Many of the UKs health and safety regulations derive from EU directives which are directly applicable to public bodies. Breach by a public body leading to injury by an employee can be pursued as a damages claim, despite the changes made by the 2013 Act.

In addition, because the courts are public bodies, they are expected to have regard to the EU directives when interpreting UK law, and to apply UK law consistently with the directives where possible. Given the broad scope for interpretation of the reasonableness test which underlies negligence, it will not be difficulty to do so.

Impact on claims and litigation

Irrespective of prospects of success, claims volumes may be affected if claimants or their solicitors feel that the uncertainty surrounding the reforms makes a case too risky to be worth pursuing. Risk to claimants is compounded by other reforms which prevent recovery of success fees and ATE premiums, leaving claimants with some exposure on costs.

There is scope for satellite litigation, which is a costs risk to defendants, but with fixed fast track costs now in place for EL claims, that risk should be controlled in many cases. Appeals, however, are not subject to fixed costs and so some disputed claims could become expensive.

An additional blow to defendants is that under the Governments reforms to litigation funding, Qualified One Way Costs Shifting (QOCS) will prevent recovery of costs, even where claims are successfully defended. Defendants may seek to get around this by strike out applications for claims which seem overly reliant on the old regime.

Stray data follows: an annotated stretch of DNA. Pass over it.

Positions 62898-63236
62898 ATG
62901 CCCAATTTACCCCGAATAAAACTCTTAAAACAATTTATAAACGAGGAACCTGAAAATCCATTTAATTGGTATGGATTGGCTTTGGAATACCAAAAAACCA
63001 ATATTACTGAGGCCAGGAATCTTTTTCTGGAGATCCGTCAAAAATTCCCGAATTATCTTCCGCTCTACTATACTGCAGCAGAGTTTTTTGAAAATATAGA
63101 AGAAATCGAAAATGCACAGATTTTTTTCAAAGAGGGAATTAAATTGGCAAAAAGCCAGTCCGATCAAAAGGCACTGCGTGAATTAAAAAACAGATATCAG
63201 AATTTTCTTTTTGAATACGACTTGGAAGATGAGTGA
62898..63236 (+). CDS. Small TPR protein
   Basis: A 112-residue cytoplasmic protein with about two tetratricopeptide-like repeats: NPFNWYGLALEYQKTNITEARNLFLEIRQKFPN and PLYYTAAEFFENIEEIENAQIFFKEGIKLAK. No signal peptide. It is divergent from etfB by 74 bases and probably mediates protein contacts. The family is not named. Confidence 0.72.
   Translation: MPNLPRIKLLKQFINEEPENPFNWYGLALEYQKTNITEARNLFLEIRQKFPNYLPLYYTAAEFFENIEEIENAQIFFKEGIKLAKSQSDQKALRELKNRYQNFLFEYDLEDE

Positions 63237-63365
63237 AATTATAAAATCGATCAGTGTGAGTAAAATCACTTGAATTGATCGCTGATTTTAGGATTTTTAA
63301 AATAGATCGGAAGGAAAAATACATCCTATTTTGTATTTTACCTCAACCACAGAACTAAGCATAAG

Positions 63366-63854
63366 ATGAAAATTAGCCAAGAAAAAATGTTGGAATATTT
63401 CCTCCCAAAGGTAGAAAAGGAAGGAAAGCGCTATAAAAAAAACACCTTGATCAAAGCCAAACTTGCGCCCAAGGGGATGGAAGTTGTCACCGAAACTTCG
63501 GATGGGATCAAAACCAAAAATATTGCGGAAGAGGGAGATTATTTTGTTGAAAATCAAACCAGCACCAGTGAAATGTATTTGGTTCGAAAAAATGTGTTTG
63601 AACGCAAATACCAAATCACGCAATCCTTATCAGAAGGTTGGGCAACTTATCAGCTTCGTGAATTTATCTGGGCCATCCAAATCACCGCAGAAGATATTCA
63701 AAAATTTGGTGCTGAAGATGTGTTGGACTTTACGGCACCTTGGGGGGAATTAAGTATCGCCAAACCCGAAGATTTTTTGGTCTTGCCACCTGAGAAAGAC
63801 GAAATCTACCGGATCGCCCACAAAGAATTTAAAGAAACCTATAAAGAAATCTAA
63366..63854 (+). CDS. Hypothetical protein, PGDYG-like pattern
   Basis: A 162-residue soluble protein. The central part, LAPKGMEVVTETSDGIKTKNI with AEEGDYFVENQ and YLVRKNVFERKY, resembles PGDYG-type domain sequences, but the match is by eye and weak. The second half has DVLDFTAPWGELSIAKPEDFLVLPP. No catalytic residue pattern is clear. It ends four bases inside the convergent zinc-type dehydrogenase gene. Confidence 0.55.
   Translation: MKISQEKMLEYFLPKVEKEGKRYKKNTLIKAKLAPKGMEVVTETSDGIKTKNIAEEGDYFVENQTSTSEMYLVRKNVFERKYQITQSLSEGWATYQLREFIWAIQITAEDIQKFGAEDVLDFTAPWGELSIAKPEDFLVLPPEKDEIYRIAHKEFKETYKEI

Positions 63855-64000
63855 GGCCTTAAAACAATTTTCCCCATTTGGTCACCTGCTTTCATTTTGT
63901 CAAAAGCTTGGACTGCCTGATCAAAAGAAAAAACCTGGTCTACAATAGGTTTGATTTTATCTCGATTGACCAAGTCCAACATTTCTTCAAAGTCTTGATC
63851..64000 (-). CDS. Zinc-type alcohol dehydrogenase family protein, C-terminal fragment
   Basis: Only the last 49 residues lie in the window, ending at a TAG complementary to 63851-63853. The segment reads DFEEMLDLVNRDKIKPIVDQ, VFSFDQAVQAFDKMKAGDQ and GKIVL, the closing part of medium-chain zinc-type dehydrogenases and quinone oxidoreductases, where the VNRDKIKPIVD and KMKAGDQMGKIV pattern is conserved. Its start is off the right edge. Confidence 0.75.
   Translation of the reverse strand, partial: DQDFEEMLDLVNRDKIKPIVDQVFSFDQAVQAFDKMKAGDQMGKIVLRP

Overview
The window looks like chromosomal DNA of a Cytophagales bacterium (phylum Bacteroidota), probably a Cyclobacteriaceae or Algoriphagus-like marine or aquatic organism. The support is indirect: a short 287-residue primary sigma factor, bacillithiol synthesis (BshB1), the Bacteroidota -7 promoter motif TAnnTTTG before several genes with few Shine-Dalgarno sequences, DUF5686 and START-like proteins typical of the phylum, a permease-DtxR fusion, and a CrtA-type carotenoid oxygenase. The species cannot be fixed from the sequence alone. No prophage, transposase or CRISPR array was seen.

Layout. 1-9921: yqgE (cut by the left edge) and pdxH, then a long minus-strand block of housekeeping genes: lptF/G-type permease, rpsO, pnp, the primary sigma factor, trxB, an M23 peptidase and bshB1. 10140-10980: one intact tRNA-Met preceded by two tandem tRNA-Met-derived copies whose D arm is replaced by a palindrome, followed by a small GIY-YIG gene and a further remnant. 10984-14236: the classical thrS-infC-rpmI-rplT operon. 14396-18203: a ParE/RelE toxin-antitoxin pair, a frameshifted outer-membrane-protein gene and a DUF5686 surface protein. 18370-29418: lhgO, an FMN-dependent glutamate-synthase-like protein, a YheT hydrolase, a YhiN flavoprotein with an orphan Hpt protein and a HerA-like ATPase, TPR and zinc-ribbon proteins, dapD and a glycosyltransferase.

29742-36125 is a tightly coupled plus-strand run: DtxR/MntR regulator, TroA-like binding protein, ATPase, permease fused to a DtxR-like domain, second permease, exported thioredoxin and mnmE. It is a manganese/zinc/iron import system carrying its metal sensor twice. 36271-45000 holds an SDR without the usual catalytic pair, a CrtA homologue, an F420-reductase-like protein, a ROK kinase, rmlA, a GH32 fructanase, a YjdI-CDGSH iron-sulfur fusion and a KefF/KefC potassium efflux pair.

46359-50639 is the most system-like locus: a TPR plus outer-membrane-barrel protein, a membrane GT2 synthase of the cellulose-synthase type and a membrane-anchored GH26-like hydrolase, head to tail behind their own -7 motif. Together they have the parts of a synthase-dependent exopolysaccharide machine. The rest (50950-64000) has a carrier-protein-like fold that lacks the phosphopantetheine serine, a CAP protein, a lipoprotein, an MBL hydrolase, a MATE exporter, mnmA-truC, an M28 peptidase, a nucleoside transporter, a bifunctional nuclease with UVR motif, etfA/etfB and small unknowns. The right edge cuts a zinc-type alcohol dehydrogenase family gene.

Responding to the change

Whether in the public or private sector, prudent employers may decide that, given their regulatory duties are unchanged, and in light of the uncertainty over the extent of their duty of case, they will be better served by a business as usual approach, adopting a cautious approach to health and safety.

The concern for insurers should be policyholders who assume a laissez faire approach to health and safety, assuming they are safe from claims. These policyholders will present an increased risk under the reformed health and safety regime.

In dealing with claims, defendants must still consider statutory duties and pre-reform caselaw in order to form a view as to how the court will apply the test of negligence. The costs implications of defending a claim must also be taken into account, particularly if a claimant seems intent on setting a precedent so that there are prospects of appeals.

Defendants should themselves be on the lookout for strong cases with which to set advantageous precedents, with a view to guiding the development of caselaw in this new area in a favourable direction.

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The content on this page is provided for the purposes of general interest and information. It contains only brief summaries of aspects of the subject matter and does not provide comprehensive statements of the law. It does not constitute legal advice and does not provide a substitute for it.